Canada’s trade surplus grew more than expected in January to C$799 million ($776 million) as higher prices for commodities such as gold boosted exports, while imports fell, Statistics Canada said on Thursday. January’s surplus was the largest since March 2009, according to Statscan’s revised data which showed a C$75 million surplus in December instead of a C$246 million deficit. Analysts in a Reuters poll had forecast, on average, a surplus of C$100 million.
Exports climbed 0.5% in January to C$33.02 billion while imports fell 1.7% to C$32.22 billion.
The pace of growth in exports slowed, however. Export volumes fell 0.3% on slower sales of autos as well as machinery and equipment. But that was offset by a 0.8% jump in prices, led by industrial goods and materials which includes precious metals, aluminum and alloys.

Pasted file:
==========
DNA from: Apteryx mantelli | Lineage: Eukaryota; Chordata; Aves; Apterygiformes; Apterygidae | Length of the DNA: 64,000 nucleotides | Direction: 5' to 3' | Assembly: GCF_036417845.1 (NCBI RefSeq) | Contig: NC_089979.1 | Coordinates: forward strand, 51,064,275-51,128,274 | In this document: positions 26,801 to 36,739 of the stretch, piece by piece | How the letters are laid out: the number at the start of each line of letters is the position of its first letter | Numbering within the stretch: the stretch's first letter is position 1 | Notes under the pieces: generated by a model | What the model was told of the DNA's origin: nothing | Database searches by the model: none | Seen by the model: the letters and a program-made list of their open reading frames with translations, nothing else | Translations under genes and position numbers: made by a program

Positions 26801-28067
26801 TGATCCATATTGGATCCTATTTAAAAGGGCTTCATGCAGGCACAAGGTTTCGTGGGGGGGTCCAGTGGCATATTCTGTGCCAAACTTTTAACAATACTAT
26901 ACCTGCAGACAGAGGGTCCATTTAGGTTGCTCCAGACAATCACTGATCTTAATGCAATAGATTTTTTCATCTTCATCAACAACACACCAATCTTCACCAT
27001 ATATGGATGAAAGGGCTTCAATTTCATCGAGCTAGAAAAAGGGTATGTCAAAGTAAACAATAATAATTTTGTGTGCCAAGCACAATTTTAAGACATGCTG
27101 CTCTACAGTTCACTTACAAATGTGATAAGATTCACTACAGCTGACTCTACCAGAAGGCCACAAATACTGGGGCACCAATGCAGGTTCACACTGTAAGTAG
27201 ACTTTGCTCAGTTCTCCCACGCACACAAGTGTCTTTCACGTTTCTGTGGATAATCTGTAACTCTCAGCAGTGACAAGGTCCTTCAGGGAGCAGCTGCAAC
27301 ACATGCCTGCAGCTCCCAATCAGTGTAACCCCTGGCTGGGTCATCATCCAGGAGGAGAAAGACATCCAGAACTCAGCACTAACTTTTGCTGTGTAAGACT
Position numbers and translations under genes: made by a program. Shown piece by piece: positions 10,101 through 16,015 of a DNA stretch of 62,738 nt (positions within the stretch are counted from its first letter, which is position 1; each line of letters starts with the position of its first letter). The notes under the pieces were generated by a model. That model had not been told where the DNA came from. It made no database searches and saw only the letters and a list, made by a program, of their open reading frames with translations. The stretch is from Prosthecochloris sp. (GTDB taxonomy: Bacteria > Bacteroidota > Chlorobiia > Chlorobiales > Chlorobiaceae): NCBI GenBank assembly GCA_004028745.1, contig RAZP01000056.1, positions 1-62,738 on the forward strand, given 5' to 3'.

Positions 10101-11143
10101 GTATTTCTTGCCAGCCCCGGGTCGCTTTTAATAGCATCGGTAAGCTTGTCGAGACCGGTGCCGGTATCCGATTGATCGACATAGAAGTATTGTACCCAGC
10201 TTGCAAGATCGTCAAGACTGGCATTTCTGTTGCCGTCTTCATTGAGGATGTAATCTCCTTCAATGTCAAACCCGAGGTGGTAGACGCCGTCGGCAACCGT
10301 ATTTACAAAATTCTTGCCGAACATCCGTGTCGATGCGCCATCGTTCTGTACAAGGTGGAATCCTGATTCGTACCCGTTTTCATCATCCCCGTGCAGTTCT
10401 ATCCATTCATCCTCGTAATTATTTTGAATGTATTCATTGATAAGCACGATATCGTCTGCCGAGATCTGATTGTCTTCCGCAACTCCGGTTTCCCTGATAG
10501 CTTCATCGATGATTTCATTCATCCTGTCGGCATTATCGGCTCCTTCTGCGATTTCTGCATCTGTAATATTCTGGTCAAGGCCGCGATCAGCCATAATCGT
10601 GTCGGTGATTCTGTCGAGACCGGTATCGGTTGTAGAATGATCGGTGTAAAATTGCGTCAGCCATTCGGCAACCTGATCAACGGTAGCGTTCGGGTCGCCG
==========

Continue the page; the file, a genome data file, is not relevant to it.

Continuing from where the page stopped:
Canada’s trade surplus with the United States narrowed slightly to C$4.1 billion from C$4.2 billion in December due to lower auto sales.
Summary statistics and links to the data files are on the Statistics Canada website. Export and import price indexes are here.